An innovative teacher has started teaching his pupils how to do maths ‘Sound of Music’ style!
Shaun Keeling encourages children in his classes at Anglesey School in Lozells to march and sing as they recite their times tables.
As the video above shows, the kids have great fun in the classes, shouting out the answers as they move in time with the music.
It it reminiscent of the way times tables used to be taught in schools – or something like what the Von Trapp family did in Sound of Music.
“I love the Sound of Music comparison,” said Mr Keeling.
“Here at Anglesey we use a combination of resources in mathematics such as White Rose, Sense of number and Number Fun.
“The latter is a collection of songs that relate directly to different aspects of the curriculum.
“The staff and children are particularly fond of the Table Troopers songs.
“As learning times tables is a memory skill, a lot of repetition is involved. Through the Table Troopers we are able to make memorising both active and a lot of fun.”
In the Sound of Music, Maria (played by Julie Andrews) uses songs, throw and catch games and movement to help the children learn.
It is thought that using music in the classroom can help improve maths skills as research in the Journal of Aesthetic Education shows there’s a link between music and better control of spatial-temporal tasks, making children better equipped to learn key mathematical skills if music is involved.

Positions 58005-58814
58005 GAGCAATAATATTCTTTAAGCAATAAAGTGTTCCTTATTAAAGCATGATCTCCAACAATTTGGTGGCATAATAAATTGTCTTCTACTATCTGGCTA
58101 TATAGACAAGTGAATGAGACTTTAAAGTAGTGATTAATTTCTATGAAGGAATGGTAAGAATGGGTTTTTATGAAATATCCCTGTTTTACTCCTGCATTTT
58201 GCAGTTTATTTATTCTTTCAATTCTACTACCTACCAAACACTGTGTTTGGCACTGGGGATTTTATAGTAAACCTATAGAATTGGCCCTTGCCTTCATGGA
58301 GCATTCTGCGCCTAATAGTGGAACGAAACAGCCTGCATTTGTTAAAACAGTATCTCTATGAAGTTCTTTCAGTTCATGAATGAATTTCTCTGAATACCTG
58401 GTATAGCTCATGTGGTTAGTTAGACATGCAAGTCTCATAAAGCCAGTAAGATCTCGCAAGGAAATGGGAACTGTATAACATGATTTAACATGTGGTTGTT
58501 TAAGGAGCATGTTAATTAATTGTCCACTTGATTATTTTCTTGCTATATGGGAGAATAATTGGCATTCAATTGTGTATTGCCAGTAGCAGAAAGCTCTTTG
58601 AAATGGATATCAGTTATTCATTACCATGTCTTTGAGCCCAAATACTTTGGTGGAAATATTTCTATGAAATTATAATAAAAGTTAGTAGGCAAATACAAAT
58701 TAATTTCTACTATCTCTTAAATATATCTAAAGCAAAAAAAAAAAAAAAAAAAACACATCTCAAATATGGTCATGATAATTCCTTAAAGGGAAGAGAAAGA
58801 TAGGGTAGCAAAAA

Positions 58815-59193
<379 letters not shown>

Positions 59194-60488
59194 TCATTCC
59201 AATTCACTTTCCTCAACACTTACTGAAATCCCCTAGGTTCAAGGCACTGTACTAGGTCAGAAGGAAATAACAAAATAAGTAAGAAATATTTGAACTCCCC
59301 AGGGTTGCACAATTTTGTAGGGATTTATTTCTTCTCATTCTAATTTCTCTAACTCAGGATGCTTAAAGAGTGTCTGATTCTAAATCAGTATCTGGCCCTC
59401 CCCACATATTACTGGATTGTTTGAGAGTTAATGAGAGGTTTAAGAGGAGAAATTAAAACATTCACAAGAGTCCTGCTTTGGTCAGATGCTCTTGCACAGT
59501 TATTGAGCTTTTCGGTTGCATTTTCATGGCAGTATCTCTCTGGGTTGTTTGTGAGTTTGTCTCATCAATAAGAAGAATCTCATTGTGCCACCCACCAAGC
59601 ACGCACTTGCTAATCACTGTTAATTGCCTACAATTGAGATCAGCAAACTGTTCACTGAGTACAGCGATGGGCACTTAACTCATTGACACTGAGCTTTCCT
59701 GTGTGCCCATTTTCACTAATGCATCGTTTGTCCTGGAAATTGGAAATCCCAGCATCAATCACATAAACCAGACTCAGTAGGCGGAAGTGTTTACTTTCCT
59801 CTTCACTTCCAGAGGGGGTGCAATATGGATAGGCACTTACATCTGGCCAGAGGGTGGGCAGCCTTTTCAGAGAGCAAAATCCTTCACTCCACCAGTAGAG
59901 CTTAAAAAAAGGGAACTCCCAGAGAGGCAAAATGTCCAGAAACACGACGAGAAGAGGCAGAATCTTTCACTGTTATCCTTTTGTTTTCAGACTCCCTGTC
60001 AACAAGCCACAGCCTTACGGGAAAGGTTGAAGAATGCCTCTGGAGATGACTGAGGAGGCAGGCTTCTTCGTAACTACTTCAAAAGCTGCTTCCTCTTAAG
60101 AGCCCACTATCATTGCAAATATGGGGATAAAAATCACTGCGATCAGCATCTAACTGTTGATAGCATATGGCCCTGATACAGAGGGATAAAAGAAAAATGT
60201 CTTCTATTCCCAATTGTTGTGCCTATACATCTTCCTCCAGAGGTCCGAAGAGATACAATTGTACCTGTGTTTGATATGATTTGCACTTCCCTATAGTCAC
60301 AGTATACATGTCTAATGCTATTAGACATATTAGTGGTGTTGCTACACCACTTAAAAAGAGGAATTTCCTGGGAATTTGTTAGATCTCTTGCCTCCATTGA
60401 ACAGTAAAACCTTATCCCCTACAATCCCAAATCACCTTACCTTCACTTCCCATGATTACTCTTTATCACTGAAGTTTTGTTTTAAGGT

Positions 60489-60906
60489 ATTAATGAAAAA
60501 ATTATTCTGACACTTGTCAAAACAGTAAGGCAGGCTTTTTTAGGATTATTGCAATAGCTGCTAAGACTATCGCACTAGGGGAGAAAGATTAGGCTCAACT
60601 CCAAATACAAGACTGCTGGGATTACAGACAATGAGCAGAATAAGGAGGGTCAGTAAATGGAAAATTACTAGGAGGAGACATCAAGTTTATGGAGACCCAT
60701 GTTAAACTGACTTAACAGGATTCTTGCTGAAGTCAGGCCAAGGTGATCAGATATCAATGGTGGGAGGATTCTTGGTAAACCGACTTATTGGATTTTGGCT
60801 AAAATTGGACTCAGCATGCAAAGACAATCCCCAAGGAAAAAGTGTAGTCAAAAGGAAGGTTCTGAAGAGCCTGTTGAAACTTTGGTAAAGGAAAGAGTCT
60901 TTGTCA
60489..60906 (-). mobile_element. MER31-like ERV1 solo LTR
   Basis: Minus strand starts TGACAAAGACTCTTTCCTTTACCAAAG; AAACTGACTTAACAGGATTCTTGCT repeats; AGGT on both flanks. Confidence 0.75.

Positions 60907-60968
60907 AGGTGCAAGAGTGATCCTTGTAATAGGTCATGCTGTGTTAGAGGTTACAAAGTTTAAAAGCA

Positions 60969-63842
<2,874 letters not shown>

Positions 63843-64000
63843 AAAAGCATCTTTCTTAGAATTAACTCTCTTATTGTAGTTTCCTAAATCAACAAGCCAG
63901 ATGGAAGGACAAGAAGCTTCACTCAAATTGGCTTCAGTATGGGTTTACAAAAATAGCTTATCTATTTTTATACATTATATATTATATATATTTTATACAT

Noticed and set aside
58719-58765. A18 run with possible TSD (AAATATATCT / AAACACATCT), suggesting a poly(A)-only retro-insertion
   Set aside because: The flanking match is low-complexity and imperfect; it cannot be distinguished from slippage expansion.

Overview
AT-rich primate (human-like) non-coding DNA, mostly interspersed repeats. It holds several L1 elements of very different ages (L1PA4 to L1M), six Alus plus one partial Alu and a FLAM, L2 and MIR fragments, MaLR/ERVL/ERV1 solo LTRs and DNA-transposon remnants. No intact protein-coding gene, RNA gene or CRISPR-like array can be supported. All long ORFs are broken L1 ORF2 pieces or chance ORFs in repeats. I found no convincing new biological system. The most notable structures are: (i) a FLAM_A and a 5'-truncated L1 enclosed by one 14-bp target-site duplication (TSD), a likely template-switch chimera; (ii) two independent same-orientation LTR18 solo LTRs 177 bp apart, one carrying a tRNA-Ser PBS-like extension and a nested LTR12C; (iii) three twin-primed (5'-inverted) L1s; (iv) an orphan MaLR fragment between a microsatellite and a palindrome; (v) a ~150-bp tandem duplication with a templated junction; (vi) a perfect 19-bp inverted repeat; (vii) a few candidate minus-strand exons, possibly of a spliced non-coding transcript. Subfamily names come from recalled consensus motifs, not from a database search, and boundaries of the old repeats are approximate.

One theory says that learning rhythm is responsible, as maths involves picking up patterns and how visual elements go together.
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A 2007 study from the University of Kansas found that primary school pupils with better musical programmes scored 22 per cent higher in English and 20 per cent higher in maths when compared to those in weaker musical programmes.
And it seems that movement and mindfulness can help kids to learn maths too. Virtual maths tutor Maths Whizz says that studies into children that practice mindfulness have found a 15 per cent increase in maths score compared to children who do not practice mindfulness.
It suggests that movement and exercise can help cognitive function, maintain motivation and get those endorphins going to give it the ‘feel good’ factor.